Help develop and prioritize the job criteria for the next Library Director. Please visit this link to access the survey and provide your input by the close of business on June 22, 2018. Your thoughts and responses will help develop and prioritize the job criteria for our next Library Director, as well as assist in identifying appropriate candidates as the search is being conducted.
Learn more about Sunday's supermoon.lunar eclipse.
If you're under 33 years-old, you've never seen a supermoon lunar eclipse. And if you're older than 33, it's been a while. Now's your chance to view this phenomenon! This Sunday night a blood-red moon will appear in the sky, announcing the lunar eclipse. While the earth is lined up between the full moon and the sun during the eclipse a bit of sunlight still reaches the moon, bathing it in a reddish color.
Sunday's lunar eclipse is unique because the moon will be closer to the earth than usual, making it appear bigger -- a supermoon. This is the first supermoon lunar eclipse since 1982 and will be the last until 2033.
The NASA website has in-depth information about Sunday's supermoon eclipse. If you're intersted in learning more about viewing eclipses or other astronomical phenomena, take a look at the following titles from OPL's collection. Happy
Career of evil, the third in the Cormoran Strike series by Robert Galbraith, comes out in October. How does Robert Galbraith's new adult mystery series compare to J.K. Rowling's world of Harry Potter, you ask?
I imagine that JK Rowling began her new Cormoran Strike mystery series under the pen name of Robert Galbraith so that readers wouldn’t make assumptions or judge it alongside her ubiquitous children’s fantasy series. I can only speculate that her publisher then leaked the author’s true identity to boost the modest initial sales of the first title in the series, The cuckoo’s calling, which begins with an investigation into the suspicious
Here are ten of the most exciting novels arriving in September. Hope you have room on your hold list...
Curious about Cuba? Check out one of these titles to learn more about the country's history.
Cuba has frequently been in the news this year. Earlier this month the U.S. Embassy reopened after 54 years. Although it may still be a while before you can travel to Cuba, you can journey with a book and learn about the country's history from various perspectives through the titles listed below.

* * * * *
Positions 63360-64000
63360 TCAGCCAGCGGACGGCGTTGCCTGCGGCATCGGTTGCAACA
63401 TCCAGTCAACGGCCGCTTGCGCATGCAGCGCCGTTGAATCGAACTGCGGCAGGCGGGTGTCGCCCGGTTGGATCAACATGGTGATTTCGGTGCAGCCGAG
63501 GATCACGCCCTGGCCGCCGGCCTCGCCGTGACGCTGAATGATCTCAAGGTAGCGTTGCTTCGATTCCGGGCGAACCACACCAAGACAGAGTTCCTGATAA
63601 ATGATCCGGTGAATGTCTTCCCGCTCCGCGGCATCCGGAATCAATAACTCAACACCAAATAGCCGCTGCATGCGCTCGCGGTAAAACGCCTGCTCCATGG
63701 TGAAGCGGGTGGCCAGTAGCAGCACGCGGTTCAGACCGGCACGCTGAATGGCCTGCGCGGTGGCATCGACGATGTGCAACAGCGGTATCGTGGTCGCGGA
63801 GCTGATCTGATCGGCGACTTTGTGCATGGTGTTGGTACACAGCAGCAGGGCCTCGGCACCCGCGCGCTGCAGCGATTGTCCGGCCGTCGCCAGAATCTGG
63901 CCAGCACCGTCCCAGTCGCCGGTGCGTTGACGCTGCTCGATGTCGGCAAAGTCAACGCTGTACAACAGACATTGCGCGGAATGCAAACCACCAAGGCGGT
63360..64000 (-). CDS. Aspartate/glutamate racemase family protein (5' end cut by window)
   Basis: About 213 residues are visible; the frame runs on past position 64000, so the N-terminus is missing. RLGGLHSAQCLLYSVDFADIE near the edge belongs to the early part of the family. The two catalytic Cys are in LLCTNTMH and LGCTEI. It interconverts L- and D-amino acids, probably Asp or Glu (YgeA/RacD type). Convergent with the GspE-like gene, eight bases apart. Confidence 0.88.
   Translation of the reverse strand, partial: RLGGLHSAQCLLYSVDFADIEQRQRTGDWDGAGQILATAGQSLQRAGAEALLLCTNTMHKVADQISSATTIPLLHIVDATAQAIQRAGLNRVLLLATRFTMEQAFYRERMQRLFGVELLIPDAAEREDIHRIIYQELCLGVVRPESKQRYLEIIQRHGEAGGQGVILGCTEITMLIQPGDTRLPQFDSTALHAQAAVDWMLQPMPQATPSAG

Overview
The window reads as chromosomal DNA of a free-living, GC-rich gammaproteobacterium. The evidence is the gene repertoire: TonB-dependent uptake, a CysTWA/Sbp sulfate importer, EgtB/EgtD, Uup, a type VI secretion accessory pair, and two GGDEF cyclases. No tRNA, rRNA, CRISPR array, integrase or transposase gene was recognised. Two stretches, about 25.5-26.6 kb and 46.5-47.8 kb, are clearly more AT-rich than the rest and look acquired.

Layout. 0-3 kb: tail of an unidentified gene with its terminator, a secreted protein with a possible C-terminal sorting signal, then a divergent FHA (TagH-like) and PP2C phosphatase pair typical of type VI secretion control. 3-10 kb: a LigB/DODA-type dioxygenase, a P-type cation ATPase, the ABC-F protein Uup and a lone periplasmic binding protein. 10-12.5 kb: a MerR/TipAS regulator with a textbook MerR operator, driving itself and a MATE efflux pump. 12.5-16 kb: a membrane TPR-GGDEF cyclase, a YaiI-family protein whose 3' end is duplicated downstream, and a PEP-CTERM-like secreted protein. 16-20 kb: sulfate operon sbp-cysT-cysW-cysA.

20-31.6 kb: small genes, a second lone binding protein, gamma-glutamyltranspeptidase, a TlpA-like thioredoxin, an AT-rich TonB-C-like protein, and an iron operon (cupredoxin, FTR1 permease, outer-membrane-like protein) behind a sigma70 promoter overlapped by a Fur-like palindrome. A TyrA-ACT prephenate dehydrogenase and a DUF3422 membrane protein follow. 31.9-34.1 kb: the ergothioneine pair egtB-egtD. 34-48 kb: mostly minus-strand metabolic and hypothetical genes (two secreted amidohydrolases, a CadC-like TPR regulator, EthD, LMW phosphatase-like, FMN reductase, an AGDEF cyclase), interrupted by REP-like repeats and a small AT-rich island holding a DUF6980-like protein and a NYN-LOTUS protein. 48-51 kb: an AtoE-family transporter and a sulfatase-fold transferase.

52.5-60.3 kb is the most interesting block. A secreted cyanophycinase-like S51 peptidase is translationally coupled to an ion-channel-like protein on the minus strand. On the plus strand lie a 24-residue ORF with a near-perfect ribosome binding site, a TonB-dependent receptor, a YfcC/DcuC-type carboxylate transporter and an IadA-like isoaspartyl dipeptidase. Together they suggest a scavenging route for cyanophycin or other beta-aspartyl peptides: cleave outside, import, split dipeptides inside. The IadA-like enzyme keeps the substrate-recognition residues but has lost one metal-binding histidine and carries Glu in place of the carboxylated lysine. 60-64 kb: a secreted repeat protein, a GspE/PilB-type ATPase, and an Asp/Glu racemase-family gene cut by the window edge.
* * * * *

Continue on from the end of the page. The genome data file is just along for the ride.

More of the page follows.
Interested in Harper Lee? Read Paul Theroux's Smithsonian article about the bittersweet past and present of Monroeville, Alabama; the real-life setting for Lee's To Kill a Mockingbird.
Even if you aren't planning a vacation this summer, you can still travel with a book.
Last month I highlighted travel memoirs. This month I've gathered together fiction titles in which the protagonists embark on journeys and quests. So even if you aren't planning a vacation this summer, you can still travel with a book.
Featuring ten of our most highly recommended Musician Biographies and Music Memoirs in celebration of the Adult Summer Reading Program's "Read to the Rhythm" theme.
Have you signed up for the OPL “Read to the Rhythm” Adult Summer Reading Program, yet? All you have to do is:
- Pick up a raffle card from any library location.
- Either read a book and write a short description/review OR complete three different activities listed on the card.
- Turn in your completed card at the library.
- Do it again!
Sure, reading is its own reward, but our Summer Reading prizes this year include a variety of gift cards and a Kindle Fire HD, so get those raffle cards in by the program end date of August 8th!
Among the listed activities, in keeping with the musical theme, is to read a book about a musician. To further that goal, here is an annotated list of 10 of the best musician biographies and Music Memoirs we have on our shelves:
The little known histories of the United States
July 4th is over and we have celebrated the independence of the United States from Britain once again. There are many stories, legends, and myths surrounding the birth and past of our country.They generally tell the story of those in power. The days leading up to Independence Day got me thinking about the stories of those who weren't in power or the stories of the regular folks. Here are a few.